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Tried In The Media

The first clash of Hollywood celebrity, the media, and the law came in the case of Roscoe "Fatty" Arbuckle (1887–1933). Arbuckle was one of the highest paid and most popular actors in the growing motion picture industry. Arbuckle threw a party at a San Francisco hotel on September 5, 1921. During the party, a woman named Virginia Rappe ran screaming from a bedroom, became ill, and died mysteriously four days later. Arbuckle was charged with the rape and murder of Rappe.

The accusation caused a sensation in the national press and rumors spread wildly regarding Arbuckle's involvement in the death of Rappe. Perhaps more interested in selling his papers than in justice, newspaper publisher William Randolph Hearst (1863–1951) printed numerous articles about the story. Hearst papers published stories smearing the reputation of Arbuckle and his friends, many of whom were urged not to testify on Arbuckle's behalf for fear of losing their careers.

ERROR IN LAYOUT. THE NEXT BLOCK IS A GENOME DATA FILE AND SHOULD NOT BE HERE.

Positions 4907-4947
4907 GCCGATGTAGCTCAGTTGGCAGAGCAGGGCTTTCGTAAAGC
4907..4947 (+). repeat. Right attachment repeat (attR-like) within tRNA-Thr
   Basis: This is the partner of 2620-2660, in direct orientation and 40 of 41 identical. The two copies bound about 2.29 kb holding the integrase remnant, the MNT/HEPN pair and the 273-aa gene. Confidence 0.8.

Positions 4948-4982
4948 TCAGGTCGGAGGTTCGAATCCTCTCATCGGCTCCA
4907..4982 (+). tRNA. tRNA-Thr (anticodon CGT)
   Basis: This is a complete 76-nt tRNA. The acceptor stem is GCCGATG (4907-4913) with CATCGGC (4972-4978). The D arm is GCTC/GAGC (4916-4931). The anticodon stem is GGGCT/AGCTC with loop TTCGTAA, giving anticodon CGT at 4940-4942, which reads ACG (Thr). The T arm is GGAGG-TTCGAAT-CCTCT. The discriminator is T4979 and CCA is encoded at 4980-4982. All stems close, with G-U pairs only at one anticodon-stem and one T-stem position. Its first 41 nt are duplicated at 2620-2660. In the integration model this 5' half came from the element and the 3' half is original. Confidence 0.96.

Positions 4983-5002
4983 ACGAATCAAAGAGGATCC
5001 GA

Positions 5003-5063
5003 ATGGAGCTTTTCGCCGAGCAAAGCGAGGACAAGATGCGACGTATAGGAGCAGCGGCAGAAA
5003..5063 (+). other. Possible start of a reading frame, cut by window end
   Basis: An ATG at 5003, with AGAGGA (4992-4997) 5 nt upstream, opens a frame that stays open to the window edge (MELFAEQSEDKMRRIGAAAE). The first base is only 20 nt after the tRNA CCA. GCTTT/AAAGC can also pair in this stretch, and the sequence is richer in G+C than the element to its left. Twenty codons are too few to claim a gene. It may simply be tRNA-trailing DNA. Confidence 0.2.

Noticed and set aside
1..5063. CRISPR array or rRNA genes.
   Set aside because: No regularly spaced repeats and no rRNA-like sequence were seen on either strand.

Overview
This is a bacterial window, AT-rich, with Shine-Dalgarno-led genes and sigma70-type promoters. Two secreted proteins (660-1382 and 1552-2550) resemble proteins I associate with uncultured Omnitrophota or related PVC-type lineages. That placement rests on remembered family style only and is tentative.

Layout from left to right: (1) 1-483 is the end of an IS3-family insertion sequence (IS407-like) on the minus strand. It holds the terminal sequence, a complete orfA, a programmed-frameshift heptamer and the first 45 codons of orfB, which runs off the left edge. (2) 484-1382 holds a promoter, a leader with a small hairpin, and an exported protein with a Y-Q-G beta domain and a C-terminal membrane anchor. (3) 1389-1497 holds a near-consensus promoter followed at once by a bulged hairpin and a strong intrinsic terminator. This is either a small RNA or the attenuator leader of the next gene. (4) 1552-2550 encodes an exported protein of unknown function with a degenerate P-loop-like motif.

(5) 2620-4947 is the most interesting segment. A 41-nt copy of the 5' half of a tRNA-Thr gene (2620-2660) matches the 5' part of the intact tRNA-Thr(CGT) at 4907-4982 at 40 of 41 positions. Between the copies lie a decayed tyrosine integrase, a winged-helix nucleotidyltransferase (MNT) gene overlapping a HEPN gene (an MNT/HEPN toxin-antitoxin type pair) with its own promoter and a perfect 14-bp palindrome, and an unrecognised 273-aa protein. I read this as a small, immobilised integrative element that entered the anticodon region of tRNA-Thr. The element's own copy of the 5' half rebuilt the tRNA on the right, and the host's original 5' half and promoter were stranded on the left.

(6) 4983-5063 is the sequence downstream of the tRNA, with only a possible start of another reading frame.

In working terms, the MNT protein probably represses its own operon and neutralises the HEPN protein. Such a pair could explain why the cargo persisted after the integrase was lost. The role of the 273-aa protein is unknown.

Hearst raised so much contempt against Arbuckle that his wife, who maintained her husband's innocence, was shot at as she entered the courthouse during one of the three resulting trials. Hearst, for his part, was delighted, boasting that the Arbuckle case sold more newspapers than the German sinking of the passenger ship Lusitania, which brought the United States into World War I (1914–18).

Arbuckle's first two trials resulted in mistrials (where juries are unable to agree on a verdict). Arbuckle was acquitted (found innocent) in his third trial, and many believed him the victim of a setup. The jury from the third trial even wrote Arbuckle an apology letter, a very rare event in American justice. The media frenzy and accusations were too much to overcome, however, and Arbuckle never worked in the movie industry again.

Additional topics

Law Library - American Law and Legal InformationCrime and Criminal LawMedia - History Of The Media And The Courts, Tried In The Media, The Crime Of The Century